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Tuesday, October 27, 2009

A monumental failure

Washington Monument, autumn 2009

In the vein of yesterday's post about stopping to notice everyday surroundings, I was scrolling through iPhoto last week and realized I had almost zero photos of DC's most famous attractions.

There are plenty of photos inside restaurants, on the streets and at friend's apartments but as to anything famous or historical... not so much. I go right by the White House leaving church and yet hardly pay it a moment's notice.

In fact, almost all the photos I had of any Washington attractions were from the annual Smithsonian Folklife Festival and a Help the Homeless Walkathon we participated in a few years ago.

Jefferson Memorial, winter 2007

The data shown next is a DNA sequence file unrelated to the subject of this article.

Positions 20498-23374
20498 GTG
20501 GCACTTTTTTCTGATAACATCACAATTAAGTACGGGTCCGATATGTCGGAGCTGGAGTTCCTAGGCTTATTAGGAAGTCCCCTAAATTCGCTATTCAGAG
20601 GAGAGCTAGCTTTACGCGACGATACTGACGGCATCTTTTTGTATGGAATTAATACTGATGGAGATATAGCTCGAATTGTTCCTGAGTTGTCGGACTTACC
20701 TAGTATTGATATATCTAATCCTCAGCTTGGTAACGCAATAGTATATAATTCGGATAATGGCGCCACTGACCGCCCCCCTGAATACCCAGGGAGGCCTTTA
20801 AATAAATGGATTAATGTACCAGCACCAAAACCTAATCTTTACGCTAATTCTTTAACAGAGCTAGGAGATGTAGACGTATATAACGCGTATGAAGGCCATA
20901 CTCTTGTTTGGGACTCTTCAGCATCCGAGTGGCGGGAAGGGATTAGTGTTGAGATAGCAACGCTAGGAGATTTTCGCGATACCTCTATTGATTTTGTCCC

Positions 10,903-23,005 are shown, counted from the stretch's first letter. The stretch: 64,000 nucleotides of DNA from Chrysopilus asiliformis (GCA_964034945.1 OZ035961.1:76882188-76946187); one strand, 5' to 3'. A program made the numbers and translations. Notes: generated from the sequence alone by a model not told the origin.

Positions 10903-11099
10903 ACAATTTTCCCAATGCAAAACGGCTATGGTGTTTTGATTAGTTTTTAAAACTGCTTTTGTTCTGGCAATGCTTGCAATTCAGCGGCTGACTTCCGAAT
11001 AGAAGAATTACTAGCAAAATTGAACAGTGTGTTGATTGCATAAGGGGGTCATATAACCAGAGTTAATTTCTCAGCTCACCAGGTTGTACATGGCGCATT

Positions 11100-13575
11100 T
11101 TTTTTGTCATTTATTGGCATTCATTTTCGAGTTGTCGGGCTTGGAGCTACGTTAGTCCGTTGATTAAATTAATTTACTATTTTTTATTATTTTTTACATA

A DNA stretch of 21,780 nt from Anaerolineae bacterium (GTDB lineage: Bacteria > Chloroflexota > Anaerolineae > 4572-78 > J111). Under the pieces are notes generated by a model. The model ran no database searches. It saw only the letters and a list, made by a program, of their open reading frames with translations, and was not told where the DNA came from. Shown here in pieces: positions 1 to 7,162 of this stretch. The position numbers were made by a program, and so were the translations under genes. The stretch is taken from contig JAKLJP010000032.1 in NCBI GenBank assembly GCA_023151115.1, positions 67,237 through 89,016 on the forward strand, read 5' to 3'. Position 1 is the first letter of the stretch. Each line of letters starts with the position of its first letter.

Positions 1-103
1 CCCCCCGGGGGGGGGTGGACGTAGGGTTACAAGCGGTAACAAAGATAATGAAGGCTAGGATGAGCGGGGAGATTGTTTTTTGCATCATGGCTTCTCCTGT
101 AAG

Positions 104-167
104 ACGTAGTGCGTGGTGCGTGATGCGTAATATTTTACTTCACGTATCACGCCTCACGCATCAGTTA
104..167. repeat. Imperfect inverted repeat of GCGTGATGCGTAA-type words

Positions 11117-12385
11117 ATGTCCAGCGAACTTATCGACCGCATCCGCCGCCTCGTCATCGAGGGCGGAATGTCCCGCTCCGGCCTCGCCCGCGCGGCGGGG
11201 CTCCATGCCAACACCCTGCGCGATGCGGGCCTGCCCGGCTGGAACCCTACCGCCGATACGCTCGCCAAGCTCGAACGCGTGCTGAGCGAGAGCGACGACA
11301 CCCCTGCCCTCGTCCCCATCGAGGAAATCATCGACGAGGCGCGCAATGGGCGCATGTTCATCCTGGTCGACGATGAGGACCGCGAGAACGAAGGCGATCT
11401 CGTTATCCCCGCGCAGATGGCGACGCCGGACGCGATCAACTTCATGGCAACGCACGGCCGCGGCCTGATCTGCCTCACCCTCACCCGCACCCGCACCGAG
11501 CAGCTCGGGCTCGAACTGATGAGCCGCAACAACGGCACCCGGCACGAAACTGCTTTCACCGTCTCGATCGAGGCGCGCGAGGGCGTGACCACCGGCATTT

That's it. 23 years of living in the Nation's Capital, minus 4-month and 1-year stints in London and Seoul, respectively, and I have about 5 pictures of the sites that make this city famous. Pretty pathetic.

And so, along with my vow to take more pictures of small everyday things, I also want to document the more extraordinary sites of Washington, DC. There are some gorgeous places here from the monuments, to the Mall, to the museums.

I was at Dumbarton Oaks last week when almost no one was there and was so mad at myself for forgetting the camera. The atmosphere was incredibly peaceful and even in the autumn chill, the gardens were still gorgeous.

National Cathedral, summer 2008: I was driving home from the Korean embassy and wanted to document my last few days in America.

People who live in cities always hate to be tourists in their own town. I have no problem traveling around the world and yet aiming my camera at a famous site in DC makes me cringe. Funny how that works.

1 comment:

  1. I lived across the street from the cathedral for a few years. Think I have one photo of it? I have a few of the grounds, but none of the building.

    You're inspiring me to start being a tourist in my own town too. Maybe we should organize a DC photo walk.